The mouth, or the oral cavity, plays a major role in healthy body functioning. In the oral cavity, there
are different types of teeth, which have different functions, shapes, and times of the eruption. Over
the course of your life, we develop two different sets of teeth; 20 primary teeth, which come in the
early months, and 32 permanent teeth, which later replace the primary teeth.
The tooth anatomy
The crown is the top part of the tooth that is exposed and visible above the gum. The main
morphological feature of the tooth crown is cusps, which ensure that the food is crushed and ground
The root of a tooth descends down the gum line and anchors the tooth in the mouth.
The neck is the region of the tooth that is at the gum line, between the root and the crown.
Types of teeth and their functions
Also known as the front teeth, incisors are most visible in front of the mouth. Incisors are used for
cutting and chewing food. There is a total of eight incisors in the mouth, four each on top and
bottom. Primary incisors usually erupt at around six months of age, and the permanent teeth come
around the ages of six and eight years.
Canines are the sharpest teeth in the oral cavity. There are four canines, two of which are present in
both the top and bottom. Apart from ripping and tearing food, canines serve to form the corners of
the mouth. The primary canines start to appear between the ages of 16 and 20 months, and the
permanent canines develop between the ages of 9-and, 12 years. Canines have a single cusp and a
single root. Canines have the longest root in the oral cavity.
Premolars are permanent teeth that are also known as bicuspids. The premolars erupt at the age of
10-12. There are eight premolars in the mouth, four of which are present on each side of the mouth.
Premolars can be considered transitional teeth, as they exhibit characteristics of both molars and
Premolars are classified as first and second premolars:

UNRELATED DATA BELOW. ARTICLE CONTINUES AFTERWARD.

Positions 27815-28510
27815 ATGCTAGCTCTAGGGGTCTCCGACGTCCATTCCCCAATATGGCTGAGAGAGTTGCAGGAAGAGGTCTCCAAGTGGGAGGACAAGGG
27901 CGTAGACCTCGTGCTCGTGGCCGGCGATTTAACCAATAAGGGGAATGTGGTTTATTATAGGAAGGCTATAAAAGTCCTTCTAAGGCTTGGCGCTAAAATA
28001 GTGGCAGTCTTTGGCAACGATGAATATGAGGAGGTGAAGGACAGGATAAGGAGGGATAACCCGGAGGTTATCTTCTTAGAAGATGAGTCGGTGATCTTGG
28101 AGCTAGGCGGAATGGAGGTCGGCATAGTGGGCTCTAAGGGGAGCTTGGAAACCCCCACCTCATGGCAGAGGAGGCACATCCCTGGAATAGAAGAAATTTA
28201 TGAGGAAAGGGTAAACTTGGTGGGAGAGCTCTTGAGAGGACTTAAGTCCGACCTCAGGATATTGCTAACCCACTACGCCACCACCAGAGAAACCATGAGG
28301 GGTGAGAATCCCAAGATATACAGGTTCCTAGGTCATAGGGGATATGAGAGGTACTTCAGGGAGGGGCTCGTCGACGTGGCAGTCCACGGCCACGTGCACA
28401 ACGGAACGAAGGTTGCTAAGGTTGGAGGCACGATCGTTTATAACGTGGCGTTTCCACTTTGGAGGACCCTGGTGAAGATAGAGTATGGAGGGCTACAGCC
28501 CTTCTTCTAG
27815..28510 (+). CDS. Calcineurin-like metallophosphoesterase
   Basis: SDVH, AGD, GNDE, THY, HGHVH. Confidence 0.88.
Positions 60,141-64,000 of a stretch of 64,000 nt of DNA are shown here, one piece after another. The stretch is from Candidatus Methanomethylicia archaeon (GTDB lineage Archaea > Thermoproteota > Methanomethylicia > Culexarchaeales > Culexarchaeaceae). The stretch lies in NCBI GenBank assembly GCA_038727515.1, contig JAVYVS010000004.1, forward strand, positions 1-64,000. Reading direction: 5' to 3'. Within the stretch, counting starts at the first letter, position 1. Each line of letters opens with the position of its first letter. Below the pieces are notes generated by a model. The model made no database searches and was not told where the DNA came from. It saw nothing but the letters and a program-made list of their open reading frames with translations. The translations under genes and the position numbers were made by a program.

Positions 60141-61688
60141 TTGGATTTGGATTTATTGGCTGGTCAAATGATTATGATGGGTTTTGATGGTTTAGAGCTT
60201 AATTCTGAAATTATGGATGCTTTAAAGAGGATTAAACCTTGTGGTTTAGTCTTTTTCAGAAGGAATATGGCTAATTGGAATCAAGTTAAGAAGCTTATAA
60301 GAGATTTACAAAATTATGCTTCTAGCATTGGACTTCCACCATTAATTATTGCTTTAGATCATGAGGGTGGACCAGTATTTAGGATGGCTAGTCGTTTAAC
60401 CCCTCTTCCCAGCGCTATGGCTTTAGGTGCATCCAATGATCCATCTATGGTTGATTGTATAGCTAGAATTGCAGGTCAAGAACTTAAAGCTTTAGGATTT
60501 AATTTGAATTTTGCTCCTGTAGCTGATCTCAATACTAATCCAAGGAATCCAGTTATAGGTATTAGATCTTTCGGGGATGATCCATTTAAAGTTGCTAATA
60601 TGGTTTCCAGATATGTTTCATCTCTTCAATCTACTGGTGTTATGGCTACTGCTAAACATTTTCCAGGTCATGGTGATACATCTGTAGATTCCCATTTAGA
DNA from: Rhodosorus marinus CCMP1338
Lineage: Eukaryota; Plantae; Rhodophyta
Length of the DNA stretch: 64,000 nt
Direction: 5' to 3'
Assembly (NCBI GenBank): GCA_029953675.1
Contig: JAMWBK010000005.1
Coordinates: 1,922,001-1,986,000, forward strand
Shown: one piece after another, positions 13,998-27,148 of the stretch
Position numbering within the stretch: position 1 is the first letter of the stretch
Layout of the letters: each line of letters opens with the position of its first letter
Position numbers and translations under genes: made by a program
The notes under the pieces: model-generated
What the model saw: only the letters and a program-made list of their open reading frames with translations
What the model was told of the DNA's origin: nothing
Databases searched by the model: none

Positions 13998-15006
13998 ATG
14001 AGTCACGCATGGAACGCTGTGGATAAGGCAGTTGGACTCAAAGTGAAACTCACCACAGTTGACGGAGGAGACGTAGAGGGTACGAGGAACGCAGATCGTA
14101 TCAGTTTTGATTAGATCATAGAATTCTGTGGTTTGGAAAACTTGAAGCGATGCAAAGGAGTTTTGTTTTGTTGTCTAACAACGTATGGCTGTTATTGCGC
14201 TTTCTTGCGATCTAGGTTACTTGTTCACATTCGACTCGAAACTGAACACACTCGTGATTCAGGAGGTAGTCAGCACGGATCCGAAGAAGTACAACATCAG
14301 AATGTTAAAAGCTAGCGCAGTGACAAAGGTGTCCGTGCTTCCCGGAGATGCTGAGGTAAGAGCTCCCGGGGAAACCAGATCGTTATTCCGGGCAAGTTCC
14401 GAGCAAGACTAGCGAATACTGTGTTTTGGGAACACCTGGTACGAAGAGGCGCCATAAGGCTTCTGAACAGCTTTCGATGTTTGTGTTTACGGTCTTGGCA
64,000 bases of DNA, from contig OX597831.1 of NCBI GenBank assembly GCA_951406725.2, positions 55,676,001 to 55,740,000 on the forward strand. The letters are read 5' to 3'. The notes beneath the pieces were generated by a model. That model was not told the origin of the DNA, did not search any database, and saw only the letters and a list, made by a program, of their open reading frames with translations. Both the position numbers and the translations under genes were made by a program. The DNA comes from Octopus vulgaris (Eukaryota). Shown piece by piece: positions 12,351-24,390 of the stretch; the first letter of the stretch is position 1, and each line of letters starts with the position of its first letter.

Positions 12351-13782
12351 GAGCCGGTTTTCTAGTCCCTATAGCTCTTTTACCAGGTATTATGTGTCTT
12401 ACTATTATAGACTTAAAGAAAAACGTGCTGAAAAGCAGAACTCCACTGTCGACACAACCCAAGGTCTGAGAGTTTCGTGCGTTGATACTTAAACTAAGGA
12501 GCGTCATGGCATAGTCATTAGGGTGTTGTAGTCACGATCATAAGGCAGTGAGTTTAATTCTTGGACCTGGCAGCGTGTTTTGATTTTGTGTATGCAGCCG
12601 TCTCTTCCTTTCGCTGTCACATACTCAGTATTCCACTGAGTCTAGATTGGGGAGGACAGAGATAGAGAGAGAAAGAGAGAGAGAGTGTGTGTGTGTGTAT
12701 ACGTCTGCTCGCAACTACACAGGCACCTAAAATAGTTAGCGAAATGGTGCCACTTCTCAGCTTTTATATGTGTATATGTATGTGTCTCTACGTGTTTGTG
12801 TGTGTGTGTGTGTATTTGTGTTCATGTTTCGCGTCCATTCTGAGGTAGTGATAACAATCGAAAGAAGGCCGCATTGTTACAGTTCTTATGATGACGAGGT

The first premolars are used for grinding and tearing the food, even though they are not sharp as
The second premolars are located behind the first premolars and molars. Their surface is
comparatively flat and is used to cut the food down to still smaller bits.
Molars or deciduous molars are the largest teeth in the mouth. The primary function of molars is to
vigorously chew the food previously broken down by premolars and make them ready for digestion.
There are 12 molars in an adult mouth. Molars are classified into first and second molars:
The first molars usually erupt around the age of six, before the falling of primary molars.
The second molars typically erupt sometime between the ages of 11 and 13.
Difference between molars and premolars
Premolars and molars both play a vital role in the process of grinding and chewing.
Molars have two or three roots, whereas premolars have one or two.
Molars have five cusps, while premolars have two.
Molars are wide, and premolars are narrow.
Molars are used for chewing purposes, while premolars are used for tearing and biting.
1. Third molars
The third molars are popularly known as wisdom teeth. These are the first set of permanent teeth
that come out and the last teeth that will develop. The third molars usually come around the age of
18-20; however, in some cases, they may never develop. These teeth have a flat surface and have
four cusps to enable the easy chewing of food. Generally, the third molars often cause overcrowding
of teeth, and therefore, many people have to get them removed.